It wasn’t the reef’s fault. It can’t control the endless attention it receives: photos from space, travelogues, reef lore, films like “Open Water”. And it really is completely at the mercy of the weather. And lens filters.
And if one is just talking about size, then, sure, the reef is great. It’s bigger than Great Britain! My experience with the reef – and, granted, we were only together 8 hours – was SO not great.
We arrived in Cairns on Saturday and booked a reef excursion for Monday, giving ourselves some time to play in Queensland and along the north coast. Our antennae should have stiffened when the hotel concierge sought us out at breakfast on Sunday BEFORE 7 AM, (yes, unbelievers, we do sometimes rise early) (and what the heck was she doing there at that hour??) to tell us that the weather conditions were better today than they would be tomorrow because a cyclone was coming and the wind was picking up. (What idiot puts the words ‘cyclone’ and ‘ocean boat trip’ together and doesn’t panic?? Answer quietly to yourselves, please). We obligingly rebooked and trudged, blissfully ignorant, to the dock for boarding.
The ship itself (when I look at photos now, my first thought is – well, my first thought is unprintable. My second thought is: ‘what an insanely small boat’) looked seaworthy, if a bit worse for the wear. By 7:30, it was filled with 40 kids in their twenties (more about them later) and us. (Again: “HELLOOO! – what were we thinking???”). The first words out of the captain’s mouth were: “I’m not going to lie to you, it’s going to be rough out there.” yay. “But we all want to go snorkeling on the reef, right??” By the third loud time she asked that question, two people meekly and quietly agreed, so off we went!
Dear reader, you’ve probably read horror stories (or seen movies) about boats full of seasick people. Being among them is an unparalleled sensory adventure. The situation probably wasn’t helped by the fact that most of the kids had likely enjoyed an evening of fun (read: alcohol) the night before – and it was only 8AM when we set off. No need to go into more detail here; just imagine a lurching roller coaster. (Note: we were fine. Must be all those hours spent on rough and tumble Lake Minnetonka.)
After an hour and a half of being tossed about like a bobber, we reached our little ‘licensed area’ of the Great Barrier Reef (GBR). Dang if it didn’t look exactly like the rest of the sea that we’d just experienced – dark and churned up because of the ‘chop’. Only when the sun peeked out could you see the vibrant blues of the shallower areas in the distance. Please note, I said: ‘in the distance’. (See photo at top of this post.) We were supposed to swim there.
As members of the crew wiped ‘seasickness’ off their heads (yeah, most of the passengers were on the upper deck as the crew rushed around, below), the brave and foolhardy donned the appropriate gear and were pushed in. (Let me interject at this point that I don’t know how to swim and have a fear of deep water and really big fish. Why I was out in a boat, in rough seas, for the sole purpose of jumping in deep water with really big fish is one of life’s little mysteries.)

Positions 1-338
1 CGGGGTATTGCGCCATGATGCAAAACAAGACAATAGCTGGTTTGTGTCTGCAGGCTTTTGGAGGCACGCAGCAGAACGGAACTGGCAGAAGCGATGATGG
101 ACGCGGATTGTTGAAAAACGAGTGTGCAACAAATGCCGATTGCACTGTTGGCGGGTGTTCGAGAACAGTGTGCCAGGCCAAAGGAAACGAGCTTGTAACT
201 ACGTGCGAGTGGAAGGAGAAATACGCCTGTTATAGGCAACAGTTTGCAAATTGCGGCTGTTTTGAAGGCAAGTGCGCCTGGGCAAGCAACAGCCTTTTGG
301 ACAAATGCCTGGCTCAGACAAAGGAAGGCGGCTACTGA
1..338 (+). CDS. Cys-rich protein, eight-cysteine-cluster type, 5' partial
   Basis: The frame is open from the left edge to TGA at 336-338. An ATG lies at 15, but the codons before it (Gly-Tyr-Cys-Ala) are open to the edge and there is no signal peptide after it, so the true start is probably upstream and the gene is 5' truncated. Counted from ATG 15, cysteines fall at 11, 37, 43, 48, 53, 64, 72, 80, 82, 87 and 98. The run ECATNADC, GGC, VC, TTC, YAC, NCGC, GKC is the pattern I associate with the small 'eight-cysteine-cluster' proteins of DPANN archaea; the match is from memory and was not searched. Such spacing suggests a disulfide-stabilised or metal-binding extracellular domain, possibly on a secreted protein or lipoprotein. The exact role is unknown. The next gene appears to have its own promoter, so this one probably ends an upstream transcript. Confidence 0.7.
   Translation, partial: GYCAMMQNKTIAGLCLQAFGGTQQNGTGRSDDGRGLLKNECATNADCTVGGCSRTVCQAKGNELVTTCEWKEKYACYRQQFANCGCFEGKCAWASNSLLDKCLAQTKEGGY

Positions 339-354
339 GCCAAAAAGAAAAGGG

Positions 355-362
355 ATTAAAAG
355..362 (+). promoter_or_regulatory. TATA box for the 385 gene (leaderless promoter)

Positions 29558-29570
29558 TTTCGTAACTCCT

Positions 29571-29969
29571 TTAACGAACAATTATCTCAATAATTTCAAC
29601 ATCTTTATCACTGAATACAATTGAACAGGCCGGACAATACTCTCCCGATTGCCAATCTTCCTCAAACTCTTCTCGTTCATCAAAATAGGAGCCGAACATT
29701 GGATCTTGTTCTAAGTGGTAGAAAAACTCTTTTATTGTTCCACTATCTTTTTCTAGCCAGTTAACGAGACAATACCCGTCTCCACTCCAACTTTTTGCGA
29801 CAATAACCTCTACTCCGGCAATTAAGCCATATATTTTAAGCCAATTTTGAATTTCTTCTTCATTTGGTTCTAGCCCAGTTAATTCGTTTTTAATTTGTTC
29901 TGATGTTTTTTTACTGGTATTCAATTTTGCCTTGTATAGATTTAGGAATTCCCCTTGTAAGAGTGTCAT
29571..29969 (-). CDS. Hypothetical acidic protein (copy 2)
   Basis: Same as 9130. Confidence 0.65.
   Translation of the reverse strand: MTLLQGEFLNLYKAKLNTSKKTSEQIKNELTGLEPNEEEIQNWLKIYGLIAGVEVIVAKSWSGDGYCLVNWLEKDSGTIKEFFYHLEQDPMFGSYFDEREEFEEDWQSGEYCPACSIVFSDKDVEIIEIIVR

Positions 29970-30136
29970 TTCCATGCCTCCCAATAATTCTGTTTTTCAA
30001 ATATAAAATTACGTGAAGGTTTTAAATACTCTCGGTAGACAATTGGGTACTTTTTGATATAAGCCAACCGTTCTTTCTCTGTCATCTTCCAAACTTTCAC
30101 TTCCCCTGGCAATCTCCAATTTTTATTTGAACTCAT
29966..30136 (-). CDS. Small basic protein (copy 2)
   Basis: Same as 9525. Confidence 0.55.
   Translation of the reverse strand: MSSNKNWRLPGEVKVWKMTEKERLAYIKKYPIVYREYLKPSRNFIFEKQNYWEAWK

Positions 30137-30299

Rog jumped in (I wrote that to make it appear that he was quite brave. In reality, he inched down the ladder. Still, I considered him QUITE brave!) I watched from the upper deck, having decided to ‘sit this one out’ – and to watch his face for signs of serenity, terror or ‘hey, this place is full of fish. And some of them are really big.’ In the course of five minutes, I saw all three signs. And then saw Rog swimming like crazy to get back on the boat as waves pushed him under, filling his snorkel and goggles with sea water and me with fear.
Bottom line: he lived to tell the tale. And I never went in the water. Everyone else reported that there was very little color under the surface – the sea was too churned. Here’s what we saw on a trip in the glass bottomed boat.
And even though I was initially alarmed by the casual count of passengers at boarding (“40?” “I thought I counted 41.” “No, there are 40.” “Wait, now we have 42.”), there was a very serious roll call taken at the end of the day (BEFORE we left the reef).
The boat trip back, as the storm worsened, is a story all its own. But I’ll just summarize: more mass seasickness, times when the horizontal boat felt vertical (and fell back into the water as if it had been) and my respect for the determined nature of these four who were NOT going to go in the cabin for fear of sympathetic nauseousness.
And then there was one.
A few other images from our day at sea: